ISSN (Print) - 0012-9976 | ISSN (Online) - 2349-8846
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Philosopher of Detente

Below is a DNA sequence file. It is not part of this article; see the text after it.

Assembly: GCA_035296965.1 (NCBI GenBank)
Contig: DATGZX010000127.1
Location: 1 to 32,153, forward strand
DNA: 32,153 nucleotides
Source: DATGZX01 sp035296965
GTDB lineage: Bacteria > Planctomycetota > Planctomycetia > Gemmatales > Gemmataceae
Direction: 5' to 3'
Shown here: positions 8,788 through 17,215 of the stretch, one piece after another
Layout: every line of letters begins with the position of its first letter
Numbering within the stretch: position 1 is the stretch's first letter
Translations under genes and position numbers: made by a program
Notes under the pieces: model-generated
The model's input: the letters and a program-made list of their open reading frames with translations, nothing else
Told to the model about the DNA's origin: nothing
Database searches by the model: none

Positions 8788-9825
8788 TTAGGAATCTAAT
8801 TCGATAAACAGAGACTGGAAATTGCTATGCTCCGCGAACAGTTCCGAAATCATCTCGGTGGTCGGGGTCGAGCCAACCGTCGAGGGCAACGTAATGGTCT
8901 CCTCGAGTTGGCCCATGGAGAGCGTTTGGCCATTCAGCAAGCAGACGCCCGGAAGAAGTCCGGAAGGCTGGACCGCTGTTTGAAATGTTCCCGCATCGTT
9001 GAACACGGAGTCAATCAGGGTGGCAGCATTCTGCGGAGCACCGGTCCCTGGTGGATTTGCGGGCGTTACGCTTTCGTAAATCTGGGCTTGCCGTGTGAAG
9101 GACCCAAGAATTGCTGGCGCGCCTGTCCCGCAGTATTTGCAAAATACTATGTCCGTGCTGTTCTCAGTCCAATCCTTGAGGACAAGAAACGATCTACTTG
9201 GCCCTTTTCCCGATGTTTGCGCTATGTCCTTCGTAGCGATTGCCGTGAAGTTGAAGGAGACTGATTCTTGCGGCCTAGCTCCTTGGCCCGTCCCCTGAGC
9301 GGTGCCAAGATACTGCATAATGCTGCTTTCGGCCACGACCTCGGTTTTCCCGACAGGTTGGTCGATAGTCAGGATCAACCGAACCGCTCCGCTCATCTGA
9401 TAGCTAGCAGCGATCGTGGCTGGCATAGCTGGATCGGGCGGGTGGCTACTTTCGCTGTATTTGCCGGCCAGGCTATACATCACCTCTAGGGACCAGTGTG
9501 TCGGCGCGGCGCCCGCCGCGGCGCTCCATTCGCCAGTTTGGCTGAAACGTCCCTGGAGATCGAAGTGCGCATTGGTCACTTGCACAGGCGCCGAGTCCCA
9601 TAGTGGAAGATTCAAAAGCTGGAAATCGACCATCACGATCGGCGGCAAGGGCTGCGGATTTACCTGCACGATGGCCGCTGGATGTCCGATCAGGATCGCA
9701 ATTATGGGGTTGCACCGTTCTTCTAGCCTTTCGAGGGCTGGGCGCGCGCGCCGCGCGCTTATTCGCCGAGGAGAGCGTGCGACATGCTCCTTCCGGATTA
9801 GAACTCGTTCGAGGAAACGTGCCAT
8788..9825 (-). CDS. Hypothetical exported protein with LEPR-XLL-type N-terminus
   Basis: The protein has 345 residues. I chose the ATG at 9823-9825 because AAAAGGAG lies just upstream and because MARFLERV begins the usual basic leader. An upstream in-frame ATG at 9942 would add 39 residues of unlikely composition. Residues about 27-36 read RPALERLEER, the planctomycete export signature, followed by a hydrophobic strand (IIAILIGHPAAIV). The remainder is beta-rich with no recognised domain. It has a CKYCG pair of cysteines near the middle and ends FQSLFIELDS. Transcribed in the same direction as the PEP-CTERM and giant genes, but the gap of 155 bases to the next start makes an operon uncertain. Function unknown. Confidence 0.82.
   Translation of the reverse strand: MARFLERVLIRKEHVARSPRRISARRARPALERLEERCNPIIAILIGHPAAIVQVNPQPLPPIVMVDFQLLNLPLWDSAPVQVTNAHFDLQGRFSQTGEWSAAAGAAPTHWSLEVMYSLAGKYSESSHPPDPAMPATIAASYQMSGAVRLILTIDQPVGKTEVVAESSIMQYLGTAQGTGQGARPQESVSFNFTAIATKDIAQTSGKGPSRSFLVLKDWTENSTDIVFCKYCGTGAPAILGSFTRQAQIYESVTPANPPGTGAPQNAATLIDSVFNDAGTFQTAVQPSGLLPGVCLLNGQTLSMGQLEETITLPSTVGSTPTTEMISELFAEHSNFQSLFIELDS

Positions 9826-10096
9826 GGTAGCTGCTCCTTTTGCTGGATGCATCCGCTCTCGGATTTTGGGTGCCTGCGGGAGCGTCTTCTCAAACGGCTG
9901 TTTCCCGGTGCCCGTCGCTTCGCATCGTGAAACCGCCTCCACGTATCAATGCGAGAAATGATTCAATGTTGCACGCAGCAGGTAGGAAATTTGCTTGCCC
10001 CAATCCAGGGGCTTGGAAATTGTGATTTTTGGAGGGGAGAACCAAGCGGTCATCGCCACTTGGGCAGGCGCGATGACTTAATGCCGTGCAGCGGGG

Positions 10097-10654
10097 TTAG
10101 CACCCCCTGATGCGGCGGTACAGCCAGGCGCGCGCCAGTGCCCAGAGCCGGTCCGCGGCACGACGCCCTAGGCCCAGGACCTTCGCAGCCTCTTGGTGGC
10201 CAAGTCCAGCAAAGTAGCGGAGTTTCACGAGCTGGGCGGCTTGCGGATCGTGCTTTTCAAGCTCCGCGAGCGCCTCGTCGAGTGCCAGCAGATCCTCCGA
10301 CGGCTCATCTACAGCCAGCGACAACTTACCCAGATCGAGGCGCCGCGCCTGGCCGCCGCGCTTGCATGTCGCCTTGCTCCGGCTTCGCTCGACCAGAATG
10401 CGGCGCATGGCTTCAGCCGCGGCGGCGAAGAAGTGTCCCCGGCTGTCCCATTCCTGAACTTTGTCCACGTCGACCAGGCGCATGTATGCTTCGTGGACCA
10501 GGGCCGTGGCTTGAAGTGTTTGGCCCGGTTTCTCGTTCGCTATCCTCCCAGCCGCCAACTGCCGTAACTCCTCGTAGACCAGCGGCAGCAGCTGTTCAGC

HENRY KISSINGER will be succeeded by Cyrus Vance in the US Department of State this week. Kissinger's eventful career of eight years at the National Security Council and later in the Department of State has been the envy of many in the US and outside. One has only to think of the scores of Indian academics who thought (and still think) of themselves as the Brown Kissingers of India's foreign policy to appreciate the enormous impact the man has made. To a host of Third World Brahmins he became a modern-day Chanakya. He seemed to represent to most of them an 'ideal type', a type to which one day they themselves hoped to belong. They did not like his arrogance, and yet they hoped that they could themselves be one day as powerfully arrogant as he had been for the last eight years, Kissinger seemed to represent the "intellectual politician". Arrogance goes well with intellectualism. The problem is how one carries it off. Daniel Patrick Moynihan tried it, but failed. Without quite meaning it, he became an unwelcome critic of the Third World leadership. Kissinger somehow carried his "intellectual arrogance" very ably. Intellectuals all over the world hated him perhaps, but did not admire him the less for that. This was true of the Americans themselves and was, therefore, naturally true of Third World politicians, a large number of whom are educated in the West. It is different to think of a single individual whom elites all over the world tried to emulate so much as Kissinger.

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